Australian Police swoop on Net pedophile ring

The Australian Federal Police has confirmed an arrest was made in Victoria yesterday following raids on an international Internet pedophile ring and said it has other suspects in its sights.

The Australian Federal Police has confirmed an arrest was made in Victoria yesterday following raids on an international Internet paedophile ring and said it has other suspects in its sights.

The Australian Federal Police (AFP) confirmed it was involved in yesterday's global police swoop, dubbed Operation Landmark, on Net paedophiles and said an arrest was made by the Victorian Police and that there was an "address of interest" in South Australia.

The Victorian Police said a 23-year old man was arrested in Rowville late yesterday afternoon as part of the international investigation into Internet paedophilia, which spanned 19 countries, and was charged with possession of child pornography.

The South Australian Police confirmed that it was also involved in the investigation.

"We attended an address in Adelaide's Northern suburbs and seized computer equipment for forensic examination," spokesperson Roberta Heather said.

Heather would not confirm how many suspects were targeted at the address or if the SA Police were looking to raid other locations but said it was her understanding that it could take a "couple of months" for forensic examination of the seized computer equipment to be complete.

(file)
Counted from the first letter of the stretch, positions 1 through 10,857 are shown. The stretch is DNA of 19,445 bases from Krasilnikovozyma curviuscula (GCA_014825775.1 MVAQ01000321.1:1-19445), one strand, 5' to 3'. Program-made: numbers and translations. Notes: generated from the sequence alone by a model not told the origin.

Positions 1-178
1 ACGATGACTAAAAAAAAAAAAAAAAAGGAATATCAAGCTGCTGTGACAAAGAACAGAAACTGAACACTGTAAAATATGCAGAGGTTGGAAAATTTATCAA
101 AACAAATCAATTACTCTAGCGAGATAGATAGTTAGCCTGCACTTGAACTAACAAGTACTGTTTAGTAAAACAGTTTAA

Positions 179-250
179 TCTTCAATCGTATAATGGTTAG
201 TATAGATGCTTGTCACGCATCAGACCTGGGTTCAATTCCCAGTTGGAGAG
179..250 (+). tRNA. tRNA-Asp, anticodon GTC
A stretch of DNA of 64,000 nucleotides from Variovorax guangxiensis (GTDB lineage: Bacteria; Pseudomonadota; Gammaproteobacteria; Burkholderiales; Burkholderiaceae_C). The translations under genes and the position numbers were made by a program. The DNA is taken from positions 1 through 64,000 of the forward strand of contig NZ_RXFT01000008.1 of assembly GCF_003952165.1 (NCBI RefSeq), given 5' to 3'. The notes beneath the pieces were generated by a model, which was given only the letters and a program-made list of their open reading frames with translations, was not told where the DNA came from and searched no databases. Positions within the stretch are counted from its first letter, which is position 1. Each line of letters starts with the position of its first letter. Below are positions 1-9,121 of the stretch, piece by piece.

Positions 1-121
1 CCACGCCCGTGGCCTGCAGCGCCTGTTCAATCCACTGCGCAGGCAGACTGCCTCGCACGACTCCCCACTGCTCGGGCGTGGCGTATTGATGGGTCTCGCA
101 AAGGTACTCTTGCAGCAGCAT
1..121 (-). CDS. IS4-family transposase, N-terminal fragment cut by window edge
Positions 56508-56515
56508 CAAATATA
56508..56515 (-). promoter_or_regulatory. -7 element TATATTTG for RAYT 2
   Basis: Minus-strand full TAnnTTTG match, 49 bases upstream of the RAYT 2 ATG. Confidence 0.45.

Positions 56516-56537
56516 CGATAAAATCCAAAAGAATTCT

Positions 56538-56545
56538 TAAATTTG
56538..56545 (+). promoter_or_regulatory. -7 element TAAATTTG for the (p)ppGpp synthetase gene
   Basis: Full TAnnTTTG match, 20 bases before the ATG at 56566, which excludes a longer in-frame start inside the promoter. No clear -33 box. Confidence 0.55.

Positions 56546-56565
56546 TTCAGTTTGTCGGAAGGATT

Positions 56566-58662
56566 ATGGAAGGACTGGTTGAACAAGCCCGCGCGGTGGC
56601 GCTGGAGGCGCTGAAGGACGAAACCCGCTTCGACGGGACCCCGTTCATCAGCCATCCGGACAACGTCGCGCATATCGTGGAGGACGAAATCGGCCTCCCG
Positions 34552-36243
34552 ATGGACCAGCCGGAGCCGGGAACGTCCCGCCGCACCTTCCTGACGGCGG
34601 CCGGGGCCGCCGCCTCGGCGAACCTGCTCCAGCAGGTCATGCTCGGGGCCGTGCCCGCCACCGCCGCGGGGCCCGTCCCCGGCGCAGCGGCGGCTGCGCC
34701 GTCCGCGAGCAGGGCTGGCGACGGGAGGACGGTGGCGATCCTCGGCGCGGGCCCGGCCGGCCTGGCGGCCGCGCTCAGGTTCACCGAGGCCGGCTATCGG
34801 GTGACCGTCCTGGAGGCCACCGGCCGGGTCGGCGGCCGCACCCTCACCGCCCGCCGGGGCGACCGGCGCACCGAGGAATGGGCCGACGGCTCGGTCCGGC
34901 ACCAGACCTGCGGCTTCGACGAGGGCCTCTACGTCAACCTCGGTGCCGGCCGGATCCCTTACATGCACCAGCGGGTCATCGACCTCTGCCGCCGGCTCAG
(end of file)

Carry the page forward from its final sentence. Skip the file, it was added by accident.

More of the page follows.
Andy Hughes, AFP's general manager, International and Federal Operations, said the AFP had taken a "coordination role" in the Australian raids and denied news reports that there were seven local suspects in total.

However, Hughes said: "From our experience in the past, once people have been interviewed, equipment examined and overseas Internet Service Providers have provided information it tends to generate other avenues of inquiry."

This is the second Internet pedophile ring the AFP has been involved in investigating this month, according to Hughes.

Earlier this month a search warrant was issued and computer equipment seized in South Australia. The paedophilia ring originated from Germany and the investigation emanated from US customs. "These are really global responses to global problems," Hughes said.

Hughes said that the time it takes to examine computer equipment varied from case to case, depending on the level of security protection employed and the manner in which material is electronically stored. In-house police IT experts would be involved in accessing files, correspondence and analysing images.

"Face-mapping technology is available to us," Hughes said, adding that the technology would be used where unique images were discovered in Australia.

"State Police would be very quick to use this technology to identify victims to ensure future risk is eliminated," Hughes said. However, if images that were seized that were duplicates of those found in Europe--the center of the latest pedophilia ring--face mapping technology would not be required here, Hughes added.

The National Crime Squad (NCS), which co-ordinated dawn raids on twelve British targets in the United Kingdom, said it will use face-mapping software to identify victims depicted in 60,000 pornographic images obtained through its raids.

Hughes said face mapping technology is relatively new to the AFP and has wider applications, such as identifying faces in crowds at airports, football crowds etc.

"Applications aren't as widespread here as in other countries as we don't have a similar scale of problems," Hughes said. However, "the technology is constantly being monitored to see where it can be applied in the Australian environment," he added.

Staff writer Rachel Lebihan reported from Sydney.

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